By Heather Blakeman, Juris Doctor Candidate (2015), Northwestern University School of Law
The Supreme Court of the Republic of Indonesia is the judicial arm of the state, maintaining the court system established by the constitution of Indonesia as an independent branch of government. According to Fifiek Mulyana, an Indonesian Supreme Court and judiciary reform expert and 2013 Eisenhower Fellow, although the legitimacy of the Indonesian constitution is neither substantially challenged in the courts nor in society, the judicial branch nevertheless lacks the adequate respect needed to function fully as the protector of the rule of law.
In 1945, the end of the Indonesian colonial period ushered in a sense of unity throughout the country. After the fall of Japanese rule during World War II, future president Sukarno and future vice-president Hatta, among other nationalist leaders, participated in the Agency for Investigating Efforts for the Preparation of Indonesian Independence, a committee created to draft the constitution. The 1945 constitution established, among many other provisions, the Indonesian judicial system and limited separation between the executive, judicial, and legislative branches. As a national leaderafter he led the independence movement, Sukarno chaired the drafting committee and lent great legitimacy to the constitution as a national figure and hero. The constitution was celebrated as a victory of independence and as a legal framework for the budding Indonesian government.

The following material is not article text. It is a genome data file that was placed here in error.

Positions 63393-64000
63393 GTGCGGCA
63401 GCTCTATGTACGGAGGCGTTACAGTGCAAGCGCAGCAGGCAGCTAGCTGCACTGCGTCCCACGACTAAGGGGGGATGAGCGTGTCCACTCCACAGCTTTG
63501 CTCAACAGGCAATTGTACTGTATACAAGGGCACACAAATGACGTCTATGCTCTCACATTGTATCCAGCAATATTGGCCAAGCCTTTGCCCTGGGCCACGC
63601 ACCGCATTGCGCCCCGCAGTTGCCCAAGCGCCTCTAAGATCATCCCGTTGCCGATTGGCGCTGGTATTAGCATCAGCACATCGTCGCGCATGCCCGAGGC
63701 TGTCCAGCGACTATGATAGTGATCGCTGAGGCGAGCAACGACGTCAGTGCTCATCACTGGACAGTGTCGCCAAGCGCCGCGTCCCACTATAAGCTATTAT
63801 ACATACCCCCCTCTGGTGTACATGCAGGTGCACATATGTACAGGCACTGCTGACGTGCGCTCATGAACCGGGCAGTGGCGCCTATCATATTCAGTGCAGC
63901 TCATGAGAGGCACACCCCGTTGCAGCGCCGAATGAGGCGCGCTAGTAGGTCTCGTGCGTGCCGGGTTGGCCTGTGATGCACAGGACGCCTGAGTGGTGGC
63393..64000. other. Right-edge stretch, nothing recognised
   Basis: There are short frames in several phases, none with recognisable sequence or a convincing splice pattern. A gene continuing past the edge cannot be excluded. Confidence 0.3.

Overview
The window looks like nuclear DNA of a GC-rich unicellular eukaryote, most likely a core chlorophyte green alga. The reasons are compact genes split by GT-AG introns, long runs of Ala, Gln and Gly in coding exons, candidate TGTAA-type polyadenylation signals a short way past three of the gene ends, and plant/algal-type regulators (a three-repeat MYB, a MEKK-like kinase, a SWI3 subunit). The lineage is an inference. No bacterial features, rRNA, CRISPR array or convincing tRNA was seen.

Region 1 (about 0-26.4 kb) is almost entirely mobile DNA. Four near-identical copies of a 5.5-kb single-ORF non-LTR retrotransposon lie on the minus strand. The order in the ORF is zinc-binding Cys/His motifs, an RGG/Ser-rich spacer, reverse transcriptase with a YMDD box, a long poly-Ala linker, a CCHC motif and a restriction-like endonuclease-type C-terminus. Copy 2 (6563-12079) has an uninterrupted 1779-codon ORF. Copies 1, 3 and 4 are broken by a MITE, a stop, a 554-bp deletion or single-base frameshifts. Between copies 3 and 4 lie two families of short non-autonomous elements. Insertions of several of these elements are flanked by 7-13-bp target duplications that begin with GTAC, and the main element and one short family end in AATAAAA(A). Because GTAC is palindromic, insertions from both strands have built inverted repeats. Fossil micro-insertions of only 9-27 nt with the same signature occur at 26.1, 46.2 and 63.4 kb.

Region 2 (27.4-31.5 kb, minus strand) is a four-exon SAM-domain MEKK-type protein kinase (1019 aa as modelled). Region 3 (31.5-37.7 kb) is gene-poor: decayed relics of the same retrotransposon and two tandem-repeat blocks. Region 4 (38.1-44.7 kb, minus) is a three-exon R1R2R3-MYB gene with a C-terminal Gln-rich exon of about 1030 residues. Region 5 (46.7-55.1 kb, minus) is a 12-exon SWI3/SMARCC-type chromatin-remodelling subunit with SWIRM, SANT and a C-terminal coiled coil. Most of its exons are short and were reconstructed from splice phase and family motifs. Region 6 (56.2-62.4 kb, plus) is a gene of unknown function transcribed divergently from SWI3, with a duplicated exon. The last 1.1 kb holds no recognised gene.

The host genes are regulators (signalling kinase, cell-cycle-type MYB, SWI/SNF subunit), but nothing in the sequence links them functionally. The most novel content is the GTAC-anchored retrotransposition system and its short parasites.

However, severe problems with the application of the constitution existed, particularly within the judicial system. Although the constitution established an independent judicial branch, a centralized executive power exerted great control over the courts and their decisions. President Suharto, president of Indonesia from 1967 to 1998, established a “New Order” regime, characterized by a corrupt and powerful executive branch. According to Mulyana, the New Order usurped the independence of the courts and the people of Indonesia lost great respect for the judicial branch. Judges were not viewed as employing their independent, legal judgment but rather as catering to the demands of the President. Groups favored by the executive, such as a few large corporations, were consistently and systematically favored by the courts to the detriment of their opponents, often small businesses and individuals.